SAY IT ISN’T SO

I toured a local high school this morning and then spent the hour drive to work trying my best not to cry.

We’ve spent most of Cole’s life fighting in one way or another for something or other. Very little comes easy in the lives of children with special needs, especially when you want your child to experience as typical a childhood as possible. We’ve never wanted Cole’s disabilities to prevent him from experiencing anything that interests him. He may have unique ways to approaching things, but we’ve been fairly successful in providing him with a fairly happy, rich, normal (ish) life.

It feels like it all comes to an end with high school. The tours tend to highlight all of the amazing academic and elective programs that each school offers and the opportunities for preparing for college and glowing futures. Fabulous programs are available to good to great students, but only those who do not have disabilities and may require support to access the curriculum. Students like Cole are relegated to special day classes where their opportunities are vastly limited.

Never mind that he’s managed to get through nine years of school with the same kids who will be advancing into high school programs where they have a world of exciting classes to choose from and clubs, electives and sports. If he were to attend the school that I toured today, he’d be left with access only to special day classes that are on the first level because the school is not wheelchair accessible (no functioning elevators in 2015!).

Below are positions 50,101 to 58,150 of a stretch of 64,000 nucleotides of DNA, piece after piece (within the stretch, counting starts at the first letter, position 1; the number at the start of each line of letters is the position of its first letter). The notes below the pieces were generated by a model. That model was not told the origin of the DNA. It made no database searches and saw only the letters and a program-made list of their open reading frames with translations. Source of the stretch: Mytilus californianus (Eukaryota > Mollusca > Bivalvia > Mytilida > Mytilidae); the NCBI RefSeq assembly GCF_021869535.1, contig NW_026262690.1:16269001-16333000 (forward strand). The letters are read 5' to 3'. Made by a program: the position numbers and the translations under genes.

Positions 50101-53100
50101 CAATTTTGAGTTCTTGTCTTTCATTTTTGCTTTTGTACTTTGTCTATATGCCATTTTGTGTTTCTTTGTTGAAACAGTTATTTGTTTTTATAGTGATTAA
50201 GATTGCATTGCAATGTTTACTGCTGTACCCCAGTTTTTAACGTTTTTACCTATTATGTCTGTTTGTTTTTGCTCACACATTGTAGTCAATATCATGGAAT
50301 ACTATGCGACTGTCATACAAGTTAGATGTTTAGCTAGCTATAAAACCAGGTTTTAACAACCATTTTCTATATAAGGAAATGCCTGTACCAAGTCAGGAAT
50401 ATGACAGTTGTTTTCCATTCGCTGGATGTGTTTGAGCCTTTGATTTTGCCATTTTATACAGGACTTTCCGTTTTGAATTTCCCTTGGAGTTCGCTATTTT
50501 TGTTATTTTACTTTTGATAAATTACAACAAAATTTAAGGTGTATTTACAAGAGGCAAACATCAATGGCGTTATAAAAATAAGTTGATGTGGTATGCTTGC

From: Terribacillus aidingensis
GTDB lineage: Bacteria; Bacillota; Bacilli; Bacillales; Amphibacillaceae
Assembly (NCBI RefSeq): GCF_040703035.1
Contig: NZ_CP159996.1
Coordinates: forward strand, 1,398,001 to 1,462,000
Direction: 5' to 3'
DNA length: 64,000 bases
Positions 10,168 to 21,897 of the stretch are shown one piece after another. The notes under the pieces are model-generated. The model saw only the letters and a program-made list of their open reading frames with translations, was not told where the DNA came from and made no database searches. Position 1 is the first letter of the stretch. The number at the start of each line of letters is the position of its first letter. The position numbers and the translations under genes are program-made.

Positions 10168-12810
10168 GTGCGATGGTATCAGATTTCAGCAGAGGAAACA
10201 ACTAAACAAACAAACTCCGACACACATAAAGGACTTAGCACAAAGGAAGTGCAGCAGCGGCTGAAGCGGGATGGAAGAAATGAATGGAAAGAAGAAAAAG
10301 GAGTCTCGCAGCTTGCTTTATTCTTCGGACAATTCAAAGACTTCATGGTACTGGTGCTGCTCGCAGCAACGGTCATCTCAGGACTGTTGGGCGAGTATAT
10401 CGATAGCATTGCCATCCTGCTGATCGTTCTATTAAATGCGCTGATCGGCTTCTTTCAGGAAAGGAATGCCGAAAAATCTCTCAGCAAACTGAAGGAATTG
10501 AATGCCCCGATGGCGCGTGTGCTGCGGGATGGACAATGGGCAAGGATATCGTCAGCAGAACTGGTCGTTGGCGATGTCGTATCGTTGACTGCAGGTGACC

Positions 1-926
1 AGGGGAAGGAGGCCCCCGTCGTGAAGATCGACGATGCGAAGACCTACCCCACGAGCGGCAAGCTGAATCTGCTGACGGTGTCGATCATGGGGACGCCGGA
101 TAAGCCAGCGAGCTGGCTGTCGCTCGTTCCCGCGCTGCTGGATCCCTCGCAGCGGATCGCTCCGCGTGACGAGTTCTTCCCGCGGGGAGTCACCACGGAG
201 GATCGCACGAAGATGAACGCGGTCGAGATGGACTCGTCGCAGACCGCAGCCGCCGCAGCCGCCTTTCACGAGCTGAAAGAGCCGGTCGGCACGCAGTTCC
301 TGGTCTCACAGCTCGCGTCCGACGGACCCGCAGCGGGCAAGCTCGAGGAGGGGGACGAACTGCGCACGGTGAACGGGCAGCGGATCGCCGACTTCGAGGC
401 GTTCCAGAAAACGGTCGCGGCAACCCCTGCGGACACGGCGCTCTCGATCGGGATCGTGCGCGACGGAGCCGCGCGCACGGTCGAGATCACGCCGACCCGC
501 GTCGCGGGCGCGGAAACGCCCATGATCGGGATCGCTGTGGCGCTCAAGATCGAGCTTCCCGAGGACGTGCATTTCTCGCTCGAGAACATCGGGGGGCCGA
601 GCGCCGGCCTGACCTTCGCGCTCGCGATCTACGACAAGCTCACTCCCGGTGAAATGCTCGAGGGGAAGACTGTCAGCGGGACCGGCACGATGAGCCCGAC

Physical space seems to a prevalent problem with most high schools. The desk spacing is so tight that there is barely room for a student to slide down a row to their seat, and definitely no chance for a wheelchair to fit beyond the doorway. How is that legal? There’s an obvious disinterest in any form of inclusion at most high schools.

My kid may not have the ability to complete high school in four years, however, that doesn’t mean that he doesn’t have the ability to eventually complete it, and move on to college. I can’t say for certain what his future holds, but I can say that without the opportunity to have access to a decent education it won’t be as bright as it could be, as it should be.

But it doesn’t seem like anyone is even trying. So now, tears…I held back as long as I could.

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